Over the past few years, undersea cable projects, the key infrastructure for internet access across the globe, have become increasingly important for regional security and infrastructure with companies in the United States, Japan and Australia teaming up not only to ensure a stable telecommunications market, but also to approach geoeconomic concerns.
On Jan. 13, the Palau government and the Belau Submarine Cable Corp. signed a series of agreements for the Palau Submarine Cable Project with financial institutions from Japan and Australia in a ceremony held at the president’s office in Koror.
It is the first project conducted under the Trilateral Partnership for Infrastructure Investment in the Indo-Pacific, signed last year by Tokyo, Canberra and the Washington.
“It will be a symbolic project of the trilateral relationship between Japan, Australia and the United States for their pursuit of a Free and Open Indo-Pacific,” the Japanese Embassy in Palau said in a statement.
In July, RTI Connectivity Pte. Ltd. (RTI) and NEC Corp. jointly announced the completion of the Japan-Guam-Australia North Cable System (JGA North), an approximately 2,700-kilometer undersea cable that connects Minamiboso, Chiba Prefecture, and Guam.
JGA South, the southern segment of the system, had already been completed by a consortium including Australia’s Academic and Research Network, RTI and Google.
The JGA network is the latest fiber optic submarine cable system to link Japan and Australia at the shortest distance and will become the new bond and artery for Japan-Australia relations in the digital era.
There are some geoeconomic factors behind such active moves among the public, private and academic sectors of Japan, Australia and the U.S. regarding undersea cables.
Until now, the largest flow of internet traffic in the Pacific has gone through a route that links the west coast of the United States with Japan, and with Hong Kong and Singapore via a route off the coast of Taiwan. Dozens of old and new cables were installed along the route.
Since around 2000, however, cases of cables being cut in areas south of Japan have become conspicuous.
Cables can be cut as a result of earthquakes, fishing nets or the dragging of anchors by ships in shallow seas. While the frequent occurrence of earthquakes can often be the cause, it has been said that the rising number of cable failures is largely attributable to an increasing number of pirate ships in the areas.
The JGA, namely the section directly linking Japan and Australia with Guam as a hub, was planned along with the Southeast Asia-United States (SEA-US) Cable System that links the continental U.S., Hawaii and Guam, and also connects Guam with Southeast Asia. They are meant to provide an alternative route which can avoid the aforementioned unstable sea areas.
A major change surrounding cable systems in the Pacific is also occurring in Hong Kong, which has served as an important internet exchange hub along with Singapore.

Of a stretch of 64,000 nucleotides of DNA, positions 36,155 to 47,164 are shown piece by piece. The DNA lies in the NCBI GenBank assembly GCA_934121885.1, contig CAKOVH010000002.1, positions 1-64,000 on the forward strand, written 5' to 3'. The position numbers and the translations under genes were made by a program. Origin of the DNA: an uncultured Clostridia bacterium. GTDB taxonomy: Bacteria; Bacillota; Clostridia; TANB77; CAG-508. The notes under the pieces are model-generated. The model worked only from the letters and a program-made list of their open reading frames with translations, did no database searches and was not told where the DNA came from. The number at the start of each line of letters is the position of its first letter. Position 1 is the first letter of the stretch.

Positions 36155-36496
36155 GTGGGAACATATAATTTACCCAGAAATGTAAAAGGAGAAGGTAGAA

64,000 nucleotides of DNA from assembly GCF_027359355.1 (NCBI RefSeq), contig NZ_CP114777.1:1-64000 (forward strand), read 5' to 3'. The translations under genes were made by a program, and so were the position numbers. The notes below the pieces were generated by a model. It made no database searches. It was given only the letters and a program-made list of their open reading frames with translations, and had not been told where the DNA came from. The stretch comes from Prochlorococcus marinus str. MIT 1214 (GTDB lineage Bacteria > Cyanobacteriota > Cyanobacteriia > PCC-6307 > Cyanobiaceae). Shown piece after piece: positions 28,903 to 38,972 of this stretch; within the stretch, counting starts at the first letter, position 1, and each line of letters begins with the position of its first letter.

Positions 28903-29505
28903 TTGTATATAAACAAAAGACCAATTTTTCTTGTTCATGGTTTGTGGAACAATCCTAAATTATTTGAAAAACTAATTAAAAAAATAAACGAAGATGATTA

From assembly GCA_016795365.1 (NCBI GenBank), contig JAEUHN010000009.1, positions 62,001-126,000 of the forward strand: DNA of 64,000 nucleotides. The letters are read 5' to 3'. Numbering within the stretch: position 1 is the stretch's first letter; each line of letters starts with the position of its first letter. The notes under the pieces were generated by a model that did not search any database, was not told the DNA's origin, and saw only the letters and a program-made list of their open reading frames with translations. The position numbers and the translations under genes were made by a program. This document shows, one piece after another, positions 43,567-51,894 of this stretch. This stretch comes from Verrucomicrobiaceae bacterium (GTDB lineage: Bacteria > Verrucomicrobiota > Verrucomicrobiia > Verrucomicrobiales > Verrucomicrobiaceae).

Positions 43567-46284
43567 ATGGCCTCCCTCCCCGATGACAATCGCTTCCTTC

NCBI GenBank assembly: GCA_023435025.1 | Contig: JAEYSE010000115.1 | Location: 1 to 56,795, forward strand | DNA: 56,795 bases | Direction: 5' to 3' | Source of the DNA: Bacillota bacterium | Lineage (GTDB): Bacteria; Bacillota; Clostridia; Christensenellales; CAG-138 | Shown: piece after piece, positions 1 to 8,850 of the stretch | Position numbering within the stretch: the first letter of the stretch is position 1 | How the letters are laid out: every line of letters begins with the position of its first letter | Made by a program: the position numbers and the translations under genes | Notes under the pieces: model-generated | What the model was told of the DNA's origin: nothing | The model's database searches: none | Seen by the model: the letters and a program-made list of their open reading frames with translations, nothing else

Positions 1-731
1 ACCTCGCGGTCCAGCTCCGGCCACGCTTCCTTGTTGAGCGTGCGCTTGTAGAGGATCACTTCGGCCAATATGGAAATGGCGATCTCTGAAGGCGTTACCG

In 2019, the Pacific Light Cable Network (PLCN), built by Facebook and Google to offer direct submarine cable connectivity between Los Angeles and Hong Kong and spanning nearly 13,000 km, was near completion.
Many had high expectations for the services that would be provided by the two firms using the network. But on June 17, Team Telecom, a multiagency body under the U.S. Federal Communications Commission (FCC), recommended that the FCC deny the licensing application of the cable system based on national security concerns heightened by China’s recent actions to remove Hong Kong’s autonomy.
The operation of RTI’s new submarine cable that connects Guam and Hong Kong, which had been scheduled to start in 2019, was abruptly postponed as well, upsetting parties involved.
The Australian government, which supports the aforementioned project in Palau, also decided in 2018 to finance a project to construct an undersea cable between Sydney, Papua New Guinea and the Solomon Islands. It shut out Huawei Marine which had originally been contracted by the Solomon Islands government to lead the project.
Huawei Marine was Chinese telecommunications firm Huawei’s submarine cable manufacturing and laying subsidiary, but in June 2019 Huawei announced it would sell the business. Now it is owned by Hengtong Optic-Electric Co. based in China’s Jiangsu Province.
Cable landing points
The undersea cable business is a relatively unrestricted sector except for landing points.
Huawei Marine has increased its share mainly in the market for shorter distance cables to compete with the top three submarine cable manufacturers — Alcatel-Lucent of France, SubCom which used to be AT&T Inc.’s cables unit, and NEC Corp.
The firm was seen to be focusing on the Middle East and Africa, but recently it appears regularly in reports on cable projects in the South Pacific.
Geoeconomically speaking, what is important is not the companies conducting projects or the technologies used, but where the cables are landing and what kind of telecommunications services are offered there.
When assessing cybersecurity risks, it is necessary to look at the landing points, rules and services related to data access in the areas and how consistent they are with international standards.